• Kindly revert to her and reply with the necessary details.

The above sentences may not have the best flow or sound to them, but those were used to simply drive home the point that “revert” is not another word for “reply”. When the two words are used in the same sentence, you will not be called out for ‘tautology’.

If you still think it’s absolutely fine to use the term “revert” to mean “to reply”, it’s your call. The Oxford Advanced Learner’s Dictionary, in fact, has incorporated “to reply” as the meaning of “revert” in its eighth edition. It has been marked as “Indian English” on the page, however, which denotes the usage is more widespread in and around the country.

Incorrect Usage Of “Revert” In Sentences 

The verb “revert” is never immediately followed by the word “back” as the latter is needlessly repeating the same thing. The term “revert” already contains the reflexive perception of the word “back”. The phrase “revert back”, therefore, means “go back back”. The following sentences, for example, are grammatically incorrect:

  • During my leisure time, I revert back to reading books.
  • Kindly revert back till all your doubts have been fully addressed.
  • Will reschedule things and revert back!
  • We will investigate the matter and revert back at the earliest.
  • It would be wonderful if she reverts back by then.
  • Kindly revert back accordingly.

You should also not use the word “back” after “reply” as the word “reply” already implies the same. There are also some who say or write “return back”, which is also wrong. For example: 

  • She returned back to her hotel. (Incorrect)
  • She returned to her hotel. (Correct)

examples letterhead in red

Example Sentences With The Word “Revert” 

Here is a fairly long list of sentences using the word “revert” correctly:

  • We will revert to the subject below.
  • Despite spending a good amount of time in the rehabilitation center, she reverted to her addiction.
  • Though they told him to not discuss that matter ever again, he reverted to that worrying topic.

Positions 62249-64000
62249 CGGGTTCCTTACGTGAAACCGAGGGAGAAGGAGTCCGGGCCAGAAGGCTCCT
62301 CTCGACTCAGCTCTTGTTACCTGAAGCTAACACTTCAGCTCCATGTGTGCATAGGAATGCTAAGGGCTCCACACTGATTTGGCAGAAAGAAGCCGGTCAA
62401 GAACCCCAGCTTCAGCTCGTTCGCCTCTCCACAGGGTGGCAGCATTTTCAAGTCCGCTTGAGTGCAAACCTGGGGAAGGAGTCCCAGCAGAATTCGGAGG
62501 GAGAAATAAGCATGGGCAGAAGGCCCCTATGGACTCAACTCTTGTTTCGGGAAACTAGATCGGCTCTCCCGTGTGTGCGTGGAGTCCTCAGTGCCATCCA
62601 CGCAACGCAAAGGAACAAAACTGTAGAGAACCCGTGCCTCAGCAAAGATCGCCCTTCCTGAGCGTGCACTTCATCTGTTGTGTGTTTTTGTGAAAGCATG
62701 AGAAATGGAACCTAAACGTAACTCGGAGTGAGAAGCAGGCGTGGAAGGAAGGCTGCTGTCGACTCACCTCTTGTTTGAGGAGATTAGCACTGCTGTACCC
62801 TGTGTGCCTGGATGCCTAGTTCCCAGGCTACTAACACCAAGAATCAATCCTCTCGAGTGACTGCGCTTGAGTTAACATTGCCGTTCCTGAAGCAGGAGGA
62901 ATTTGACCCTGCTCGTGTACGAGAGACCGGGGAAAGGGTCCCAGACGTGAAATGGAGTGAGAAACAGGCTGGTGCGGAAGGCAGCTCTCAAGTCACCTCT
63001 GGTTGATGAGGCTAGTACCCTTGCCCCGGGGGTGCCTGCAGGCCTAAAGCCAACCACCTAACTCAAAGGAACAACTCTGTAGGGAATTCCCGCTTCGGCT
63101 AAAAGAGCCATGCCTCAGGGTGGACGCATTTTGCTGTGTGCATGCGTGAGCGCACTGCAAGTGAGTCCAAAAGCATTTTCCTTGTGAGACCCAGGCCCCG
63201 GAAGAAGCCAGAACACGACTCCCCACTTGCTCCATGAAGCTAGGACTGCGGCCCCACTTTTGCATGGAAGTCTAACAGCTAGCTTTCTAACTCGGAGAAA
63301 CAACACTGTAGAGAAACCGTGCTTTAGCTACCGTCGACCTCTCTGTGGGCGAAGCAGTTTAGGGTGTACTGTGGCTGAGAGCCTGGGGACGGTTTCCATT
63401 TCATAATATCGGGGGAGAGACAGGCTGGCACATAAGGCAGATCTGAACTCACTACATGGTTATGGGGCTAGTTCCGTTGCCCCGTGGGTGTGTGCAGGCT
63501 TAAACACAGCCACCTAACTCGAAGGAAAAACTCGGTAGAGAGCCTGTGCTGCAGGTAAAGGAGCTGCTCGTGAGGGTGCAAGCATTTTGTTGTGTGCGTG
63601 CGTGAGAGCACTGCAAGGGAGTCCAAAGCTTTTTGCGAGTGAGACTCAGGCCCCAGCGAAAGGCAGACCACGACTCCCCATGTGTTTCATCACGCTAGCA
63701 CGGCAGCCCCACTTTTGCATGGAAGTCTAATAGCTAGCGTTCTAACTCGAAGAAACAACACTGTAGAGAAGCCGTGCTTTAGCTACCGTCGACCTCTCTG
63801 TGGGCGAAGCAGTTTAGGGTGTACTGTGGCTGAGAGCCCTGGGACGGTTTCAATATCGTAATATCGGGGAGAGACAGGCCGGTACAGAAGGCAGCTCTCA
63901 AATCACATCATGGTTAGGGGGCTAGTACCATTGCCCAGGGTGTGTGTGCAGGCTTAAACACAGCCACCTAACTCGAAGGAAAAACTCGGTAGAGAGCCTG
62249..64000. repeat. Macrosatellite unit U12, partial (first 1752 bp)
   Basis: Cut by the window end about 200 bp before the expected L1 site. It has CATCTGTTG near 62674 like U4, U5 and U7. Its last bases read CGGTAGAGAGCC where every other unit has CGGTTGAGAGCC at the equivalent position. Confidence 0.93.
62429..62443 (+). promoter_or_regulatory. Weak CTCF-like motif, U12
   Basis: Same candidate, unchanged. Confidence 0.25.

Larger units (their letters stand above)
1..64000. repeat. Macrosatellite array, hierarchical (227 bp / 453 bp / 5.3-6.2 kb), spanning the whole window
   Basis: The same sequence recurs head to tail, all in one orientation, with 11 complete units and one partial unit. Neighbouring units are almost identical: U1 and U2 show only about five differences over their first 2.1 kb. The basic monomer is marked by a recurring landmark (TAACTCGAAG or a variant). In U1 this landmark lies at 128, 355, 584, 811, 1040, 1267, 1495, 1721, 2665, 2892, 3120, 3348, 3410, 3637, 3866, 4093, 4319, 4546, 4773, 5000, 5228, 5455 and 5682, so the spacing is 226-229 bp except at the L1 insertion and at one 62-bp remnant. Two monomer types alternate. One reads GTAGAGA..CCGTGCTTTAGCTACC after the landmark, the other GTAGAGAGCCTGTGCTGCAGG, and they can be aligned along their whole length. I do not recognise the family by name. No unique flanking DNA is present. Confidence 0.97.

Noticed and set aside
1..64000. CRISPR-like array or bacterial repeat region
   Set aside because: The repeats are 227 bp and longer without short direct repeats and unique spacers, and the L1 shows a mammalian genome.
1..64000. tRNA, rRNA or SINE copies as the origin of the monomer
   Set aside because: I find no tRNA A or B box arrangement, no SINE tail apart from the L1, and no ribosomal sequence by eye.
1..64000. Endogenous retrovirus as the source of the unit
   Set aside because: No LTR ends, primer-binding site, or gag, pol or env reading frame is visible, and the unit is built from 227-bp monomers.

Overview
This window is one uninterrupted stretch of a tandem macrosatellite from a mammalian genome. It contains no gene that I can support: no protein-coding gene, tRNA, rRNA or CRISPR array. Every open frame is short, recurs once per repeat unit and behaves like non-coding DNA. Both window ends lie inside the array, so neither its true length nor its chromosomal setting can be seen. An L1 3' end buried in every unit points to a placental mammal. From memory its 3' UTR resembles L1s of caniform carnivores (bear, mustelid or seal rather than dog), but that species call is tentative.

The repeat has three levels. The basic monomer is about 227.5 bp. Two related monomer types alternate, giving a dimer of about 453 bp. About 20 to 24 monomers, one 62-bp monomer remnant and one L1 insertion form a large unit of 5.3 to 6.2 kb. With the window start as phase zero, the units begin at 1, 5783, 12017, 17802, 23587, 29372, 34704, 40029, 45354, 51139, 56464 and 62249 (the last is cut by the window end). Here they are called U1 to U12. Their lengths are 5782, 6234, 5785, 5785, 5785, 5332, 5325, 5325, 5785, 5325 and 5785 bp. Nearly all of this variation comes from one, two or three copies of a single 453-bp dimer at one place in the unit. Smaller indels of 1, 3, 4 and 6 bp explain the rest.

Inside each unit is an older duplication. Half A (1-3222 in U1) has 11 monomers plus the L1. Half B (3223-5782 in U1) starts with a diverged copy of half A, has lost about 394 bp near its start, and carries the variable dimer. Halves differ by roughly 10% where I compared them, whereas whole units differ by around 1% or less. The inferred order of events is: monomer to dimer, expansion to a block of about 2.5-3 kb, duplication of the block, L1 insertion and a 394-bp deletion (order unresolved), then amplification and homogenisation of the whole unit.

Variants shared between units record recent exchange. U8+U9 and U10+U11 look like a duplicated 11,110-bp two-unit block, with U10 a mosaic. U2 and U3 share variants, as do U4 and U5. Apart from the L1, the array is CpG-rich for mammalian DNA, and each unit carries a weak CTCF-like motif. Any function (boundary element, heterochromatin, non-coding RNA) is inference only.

• When the lease finishes, the estate would revert to her aunt.
  • He found it imperative, to secure a competent government, to revert to the Incas system.
  • A three-year-old kid is not likely to revert to sucking its thumb again.
  • Kindly do revert to her if you need further explanation on any of the points discussed in the last meeting.
  • The publisher is unlikely to revert to employing the ISSN previously used.
  • Is he determined enough to withstand the temptation and not revert to crime again?
  • Many kids will revert to the previous development phase.
  • Under ideal conditions, the spore could revert to its actively multiplying form.
  • Once the pregnancy period is over, women invariably revert to eating unhealthy foods again.
  • The proof lies in the ducks’ keenness and ability to revert to an aquatic lifestyle whenever an opportunity presents itself.
  • If the government passes the bill to revert to how things were before, it will push the country at least two decades backward.
  • It also brings up the broader question as to can civilized societies revert to primitive practices quickly.
  • Exposure to allergens over a period could lessen inflammation revert hyperactivity of the airway to normal responsiveness.
  • The rate at which the lung declines of a recently quit smoker would revert to that of a non-smoker.
  • If not, they would revert to plan A, which is using last year’s system.
  • Now isn’t the period to revert to draconian sanctions against people supporting abortion rights.

Here are a few sentences with the term “reverting”: 

  • The country was slowly but surely reverting to paganism and independence.
  • After reverting to a normal state of mind, the consciousness that follows will not be able to recollect the incident.
  • While remedies for constipation would help eliminate the issue, reverting to the bad eating habits could cause constipation return.
  • Some changes in the game’s controls keep reverting to the default settings each time the game is restarted.

clock apple and candle in fall setting


Using the verb “revert” to denote “response” is typical corporate-speak in some parts of the world. Most of the language or jargon used within business circles usually do not meander outside the sphere.

However, certain terms or the way they are used could make their way into regular correspondence. The usage of “revert” within business circles is influencing how the word is getting used in everyday communication, which should not be happening – even if it’s for brevity or speedier communication.

Shawn Manaher

Shawn Manaher is the founder and CEO of The Content Authority. He's one part content manager, one part writing ninja organizer, and two parts leader of top content creators. You don't even want to know what he calls pancakes.